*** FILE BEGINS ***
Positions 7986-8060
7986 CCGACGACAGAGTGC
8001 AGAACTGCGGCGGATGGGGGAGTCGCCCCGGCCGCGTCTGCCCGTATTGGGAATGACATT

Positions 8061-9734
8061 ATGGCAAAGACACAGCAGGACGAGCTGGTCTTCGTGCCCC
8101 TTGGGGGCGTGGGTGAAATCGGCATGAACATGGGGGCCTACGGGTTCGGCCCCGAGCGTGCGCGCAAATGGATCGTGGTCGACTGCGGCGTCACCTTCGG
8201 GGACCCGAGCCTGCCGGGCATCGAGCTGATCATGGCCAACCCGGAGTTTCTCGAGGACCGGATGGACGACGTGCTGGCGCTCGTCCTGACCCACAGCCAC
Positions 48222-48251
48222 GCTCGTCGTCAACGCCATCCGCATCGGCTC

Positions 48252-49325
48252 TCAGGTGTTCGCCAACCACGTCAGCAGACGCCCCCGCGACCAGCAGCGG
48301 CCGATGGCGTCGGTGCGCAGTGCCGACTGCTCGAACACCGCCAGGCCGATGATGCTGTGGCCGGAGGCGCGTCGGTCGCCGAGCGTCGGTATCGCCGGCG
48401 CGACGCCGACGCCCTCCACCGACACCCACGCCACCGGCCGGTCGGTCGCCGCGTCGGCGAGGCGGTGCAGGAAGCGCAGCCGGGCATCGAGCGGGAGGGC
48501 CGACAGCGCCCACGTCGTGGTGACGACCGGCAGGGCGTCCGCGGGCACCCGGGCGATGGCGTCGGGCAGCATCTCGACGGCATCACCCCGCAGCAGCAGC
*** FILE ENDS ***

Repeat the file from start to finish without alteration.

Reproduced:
Positions 7986-8060
7986 CCGACGACAGAGTGC
8001 AGAACTGCGGCGGATGGGGGAGTCGCCCCGGCCGCGTCTGCCCGTATTGGGAATGACATT

Positions 8061-9734
8061 ATGGCAAAGACACAGCAGGACGAGCTGGTCTTCGTGCCCC
8101 TTGGGGGCGTGGGTGAAATCGGCATGAACATGGGGGCCTACGGGTTCGGCCCCGAGCGTGCGCGCAAATGGATCGTGGTCGACTGCGGCGTCACCTTCGG
8201 GGACCCGAGCCTGCCGGGCATCGAGCTGATCATGGCCAACCCGGAGTTTCTCGAGGACCGGATGGACGACGTGCTGGCGCTCGTCCTGACCCACAGCCAC
Positions 48222-48251
48222 GCTCGTCGTCAACGCCATCCGCATCGGCTC

Positions 48252-49325
48252 TCAGGTGTTCGCCAACCACGTCAGCAGACGCCCCCGCGACCAGCAGCGG
48301 CCGATGGCGTCGGTGCGCAGTGCCGACTGCTCGAACACCGCCAGGCCGATGATGCTGTGGCCGGAGGCGCGTCGGTCGCCGAGCGTCGGTATCGCCGGCG
48401 CGACGCCGACGCCCTCCACCGACACCCACGCCACCGGCCGGTCGGTCGCCGCGTCGGCGAGGCGGTGCAGGAAGCGCAGCCGGGCATCGAGCGGGAGGGC
48501 CGACAGCGCCCACGTCGTGGTGACGACCGGCAGGGCGTCCGCGGGCACCCGGGCGATGGCGTCGGGCAGCATCTCGACGGCATCACCCCGCAGCAGCAGC